The company also has a smaller sports marketing and branding operation.[7]

In March 2006, The Li-Ning 001 Limited Edition shoe was available. This is the first time a Chinese sports brand made a limited edition sneaker for sale.


Although Li-Ning's logo is very similar to Nike's Swoosh,[8][9][10] its logo design is based on its own initial letters L and N.

The company has aggressively used sponsorship deals, particularly with athletes and sports teams, both in China and abroad, to raise its profile.[11]

In 2006 the company signed "strategic collaborations" with the National Basketball Association, the Association of Tennis Professionals, the China University Basketball Association and the China University Football League. It also signed sponsorship deals with the Chinese national teams and the Sudan track and field team. The company will also provide apparel for the Argentina national basketball team at international events including the 2008 Summer Olympic Games and 2012 Summer Olympic Games. A similar deal was made with the Swedish Olympic Committee.[4]

Since at least 2004, both the Spanish men's and women's national basketball teams have been equipped by Li-Ning.[12]

2008 Beijing Olympics

Li-Ning aggressively sought sponsorship opportunities related to the 2008 Summer Olympics being held in Beijing, China. The company arranged to outfit every presenter for broadcaster CCTV-5.[13]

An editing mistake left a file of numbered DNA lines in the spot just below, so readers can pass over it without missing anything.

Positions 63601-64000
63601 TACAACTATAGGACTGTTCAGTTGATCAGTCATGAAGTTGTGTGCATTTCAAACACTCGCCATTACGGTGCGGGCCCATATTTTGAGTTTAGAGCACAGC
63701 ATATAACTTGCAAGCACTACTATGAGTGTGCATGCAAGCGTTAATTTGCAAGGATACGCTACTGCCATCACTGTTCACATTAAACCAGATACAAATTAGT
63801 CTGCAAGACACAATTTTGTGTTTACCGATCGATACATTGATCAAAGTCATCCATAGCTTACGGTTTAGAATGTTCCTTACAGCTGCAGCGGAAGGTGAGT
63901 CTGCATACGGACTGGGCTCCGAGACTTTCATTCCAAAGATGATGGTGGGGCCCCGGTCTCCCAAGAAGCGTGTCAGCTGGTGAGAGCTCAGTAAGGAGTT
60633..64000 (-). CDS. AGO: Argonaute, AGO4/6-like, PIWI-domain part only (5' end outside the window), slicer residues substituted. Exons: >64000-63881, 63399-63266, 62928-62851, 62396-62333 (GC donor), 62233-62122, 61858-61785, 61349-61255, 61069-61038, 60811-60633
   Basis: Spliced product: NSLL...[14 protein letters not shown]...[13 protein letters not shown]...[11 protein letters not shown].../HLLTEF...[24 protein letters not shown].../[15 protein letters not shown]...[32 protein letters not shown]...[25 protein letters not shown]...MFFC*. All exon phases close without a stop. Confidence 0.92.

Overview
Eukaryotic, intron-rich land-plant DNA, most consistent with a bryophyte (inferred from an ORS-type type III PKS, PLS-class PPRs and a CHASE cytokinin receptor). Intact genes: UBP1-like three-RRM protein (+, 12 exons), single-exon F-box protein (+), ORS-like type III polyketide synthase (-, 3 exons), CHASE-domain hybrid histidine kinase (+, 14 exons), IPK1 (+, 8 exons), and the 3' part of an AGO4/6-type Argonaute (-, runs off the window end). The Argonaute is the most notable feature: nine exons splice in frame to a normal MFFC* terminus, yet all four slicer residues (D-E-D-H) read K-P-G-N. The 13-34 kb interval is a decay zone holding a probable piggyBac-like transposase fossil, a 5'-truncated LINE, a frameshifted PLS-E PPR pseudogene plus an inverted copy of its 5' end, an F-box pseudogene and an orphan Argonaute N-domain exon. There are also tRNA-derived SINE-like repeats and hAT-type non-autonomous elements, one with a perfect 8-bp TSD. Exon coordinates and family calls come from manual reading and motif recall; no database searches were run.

In a now famous case of guerilla marketing, when entire countries were tuned into the 2008 Summer Olympics opening ceremony and worldwide millions more saw Li Ning light the torch they also learned that he owns a shoe company with the same name, but is not an official Olympic sponsor.[14] Li-Ning also sponsored several Chinese sporting teams, as well as the Spanish and Swedish Olympics teams.[15] The company's share price also increased by over 3% on the first day of trading after the opening ceremony.[15]

National Basketball Association

Li-Ning was an official marketing partner of the National Basketball Association and has sponsorship deals with five players: Baron Davis (currently out of the league), Shaquille O'Neal (retired), Damon Jones (currently out of the league), José Calderón of the New York Knicks, and Evan Turner of the Boston Celtics.[4]

In 2006, O'Neal signed a four-year deal with Li-Ning, reportedly worth US$1.25 million, the largest deal made by the company, and the highest profile signing of an American sports star by a Chinese company.[16] O'Neal cited former teammate Damon Jones and the Spanish national basketball team's deal with Li-Ning as influences on his decision to sign with Li-Ning.[17][18]

In 2012 Dwyane Wade left the Jordan Brand for Li-Ning.


Environmental Practices